Stafford Somerfield

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Stafford Somerfield (9 January 1911–14 January 1995) was a British newspaper editor.

Born in Barnstaple, Somerfield worked at the Express and Echo, then moved to London as a journalist on the Daily Telegraph and the News Chronicle. During World War II he served with the Gloucestershire Regiment, rising to become a major.[1]

When the war ended, Somerfield joined the News of the World, and in 1960 he was appointed as its editor. He prioritised shocking stories, and printed explicit details of Diana Dors and Christine Keeler's lives. He often fell into conflict with the Press Council, particularly after paying David Smith, chief prosecution witness in the Moors murders case, on condition that the suspects were convicted.[1]

In common with the Carr family, Somerfield vociferously opposed Robert Maxwell's attempt to take over the News of the World[2] and wrote a front page leading article in October 1968 on the subject,[3] which led to extensive criticism that his attitude was xenophobic.[2] He objected to Rupert Murdoch's eventual purchase of a majority of the title's stock from the Carrs a few months later. He was asked to resign in February 1970 by Murdoch, by then chairman of the company, and reportedly took an offer of £100,000 to leave.[4]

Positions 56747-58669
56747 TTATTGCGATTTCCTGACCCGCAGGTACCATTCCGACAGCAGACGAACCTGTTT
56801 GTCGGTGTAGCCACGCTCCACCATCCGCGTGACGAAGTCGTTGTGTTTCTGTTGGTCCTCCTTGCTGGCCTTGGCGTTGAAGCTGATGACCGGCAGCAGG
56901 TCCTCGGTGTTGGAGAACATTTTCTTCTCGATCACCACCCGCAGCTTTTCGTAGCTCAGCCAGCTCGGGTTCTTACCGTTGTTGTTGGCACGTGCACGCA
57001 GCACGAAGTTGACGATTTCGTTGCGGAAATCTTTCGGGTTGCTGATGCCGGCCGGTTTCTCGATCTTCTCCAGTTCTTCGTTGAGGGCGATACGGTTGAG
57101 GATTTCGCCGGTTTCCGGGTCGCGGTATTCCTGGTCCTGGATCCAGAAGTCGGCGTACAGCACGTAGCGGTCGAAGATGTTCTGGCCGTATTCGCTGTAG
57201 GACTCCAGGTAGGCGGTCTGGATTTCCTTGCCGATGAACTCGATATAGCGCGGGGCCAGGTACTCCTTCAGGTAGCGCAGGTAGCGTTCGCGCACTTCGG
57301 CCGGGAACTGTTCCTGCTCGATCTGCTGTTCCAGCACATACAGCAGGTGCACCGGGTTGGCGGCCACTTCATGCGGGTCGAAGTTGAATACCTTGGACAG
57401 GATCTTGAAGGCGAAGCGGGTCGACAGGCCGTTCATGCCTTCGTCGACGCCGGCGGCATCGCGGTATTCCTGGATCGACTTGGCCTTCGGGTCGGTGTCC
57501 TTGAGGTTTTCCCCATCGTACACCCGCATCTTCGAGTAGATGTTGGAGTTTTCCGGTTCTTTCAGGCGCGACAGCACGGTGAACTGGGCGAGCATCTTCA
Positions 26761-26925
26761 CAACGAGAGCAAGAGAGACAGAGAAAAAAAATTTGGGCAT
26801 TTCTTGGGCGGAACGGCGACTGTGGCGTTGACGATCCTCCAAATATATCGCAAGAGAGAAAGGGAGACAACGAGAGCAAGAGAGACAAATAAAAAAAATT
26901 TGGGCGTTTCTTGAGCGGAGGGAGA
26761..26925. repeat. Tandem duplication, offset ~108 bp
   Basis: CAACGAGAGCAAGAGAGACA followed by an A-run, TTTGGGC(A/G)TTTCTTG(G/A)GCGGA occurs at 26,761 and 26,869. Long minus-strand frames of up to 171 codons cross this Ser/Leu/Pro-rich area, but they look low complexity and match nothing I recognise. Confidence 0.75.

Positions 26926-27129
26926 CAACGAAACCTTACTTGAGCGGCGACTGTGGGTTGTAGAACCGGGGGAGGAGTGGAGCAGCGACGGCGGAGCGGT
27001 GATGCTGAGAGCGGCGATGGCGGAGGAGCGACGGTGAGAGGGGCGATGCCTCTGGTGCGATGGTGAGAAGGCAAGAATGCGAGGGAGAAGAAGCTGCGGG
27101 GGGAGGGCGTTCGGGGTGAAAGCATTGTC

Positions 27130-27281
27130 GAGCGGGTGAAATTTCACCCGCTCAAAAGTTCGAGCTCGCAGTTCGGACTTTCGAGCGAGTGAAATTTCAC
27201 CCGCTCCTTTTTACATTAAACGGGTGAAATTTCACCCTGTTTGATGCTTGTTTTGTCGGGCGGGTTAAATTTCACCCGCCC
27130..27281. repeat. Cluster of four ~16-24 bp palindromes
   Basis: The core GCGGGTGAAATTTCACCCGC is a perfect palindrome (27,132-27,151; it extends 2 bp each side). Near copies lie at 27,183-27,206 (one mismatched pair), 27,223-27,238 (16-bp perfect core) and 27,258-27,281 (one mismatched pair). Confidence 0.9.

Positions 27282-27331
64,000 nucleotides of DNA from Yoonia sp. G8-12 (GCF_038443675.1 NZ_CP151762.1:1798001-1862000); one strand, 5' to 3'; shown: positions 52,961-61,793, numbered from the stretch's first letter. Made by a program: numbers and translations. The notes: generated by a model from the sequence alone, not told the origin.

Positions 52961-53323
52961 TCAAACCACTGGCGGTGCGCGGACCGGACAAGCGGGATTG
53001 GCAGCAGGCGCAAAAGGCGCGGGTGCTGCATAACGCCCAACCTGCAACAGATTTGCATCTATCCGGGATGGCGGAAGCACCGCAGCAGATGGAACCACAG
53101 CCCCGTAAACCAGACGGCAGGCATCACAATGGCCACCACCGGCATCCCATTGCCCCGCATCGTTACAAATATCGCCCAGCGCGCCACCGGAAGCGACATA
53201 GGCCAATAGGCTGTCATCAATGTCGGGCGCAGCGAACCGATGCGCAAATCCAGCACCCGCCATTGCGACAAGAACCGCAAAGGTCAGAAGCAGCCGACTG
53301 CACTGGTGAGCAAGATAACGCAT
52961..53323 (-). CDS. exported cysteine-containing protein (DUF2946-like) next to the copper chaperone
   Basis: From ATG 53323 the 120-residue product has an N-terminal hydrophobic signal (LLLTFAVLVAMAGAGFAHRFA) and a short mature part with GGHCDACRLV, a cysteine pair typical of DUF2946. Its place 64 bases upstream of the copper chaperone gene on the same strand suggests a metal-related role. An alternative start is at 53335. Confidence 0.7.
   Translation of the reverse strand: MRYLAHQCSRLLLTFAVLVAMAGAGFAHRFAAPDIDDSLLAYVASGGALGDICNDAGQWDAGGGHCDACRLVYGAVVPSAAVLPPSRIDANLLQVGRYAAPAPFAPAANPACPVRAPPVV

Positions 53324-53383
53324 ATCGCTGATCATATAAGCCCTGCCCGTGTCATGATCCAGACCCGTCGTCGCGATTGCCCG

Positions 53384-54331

In retirement, he became a judge at Crufts and wrote columns on dog-related matters.[1] He also wrote three books: the first was in 1950 after interviewing John George Haigh, the convicted murdered known as the 'Acid bath murderer'; then in 1979 he penned a story about his Fleet Street memories; and finally in 1985, a book about the Boxer, a breed he had an in-depth interest in. He was chairman of Dog World.[5]

References[edit]

  1. ^ a b c Bernard Shrimsley, "Blood-lust of a newshound", The Guardian, 16 January 1995
  2. ^ a b Roy Greenslade Press Gang: How Newspapers Make Profits From Propaganda, London: Pan, 2004 [2003], p.395
  3. ^ Bill Grundy "The Press: Mr Maxwell and the Ailing Giant", The Spectator, 24 October 1968, p.6
  4. ^ "'News of the World' editor sacked", Glasgow Herald, 27 February 1970, p.26
  5. ^ "Stafford Somerfield; Obituary". The Times. 16 January 1995. Retrieved 1 February 2013. 
Media offices
Preceded by
Reg Cudlipp?
Deputy Editor of the News of the World
1953?–1960
Succeeded by
Cyril Lear
Preceded by
Reg Cudlipp
Editor of the News of the World
1960–1970
Succeeded by
Cyril Lear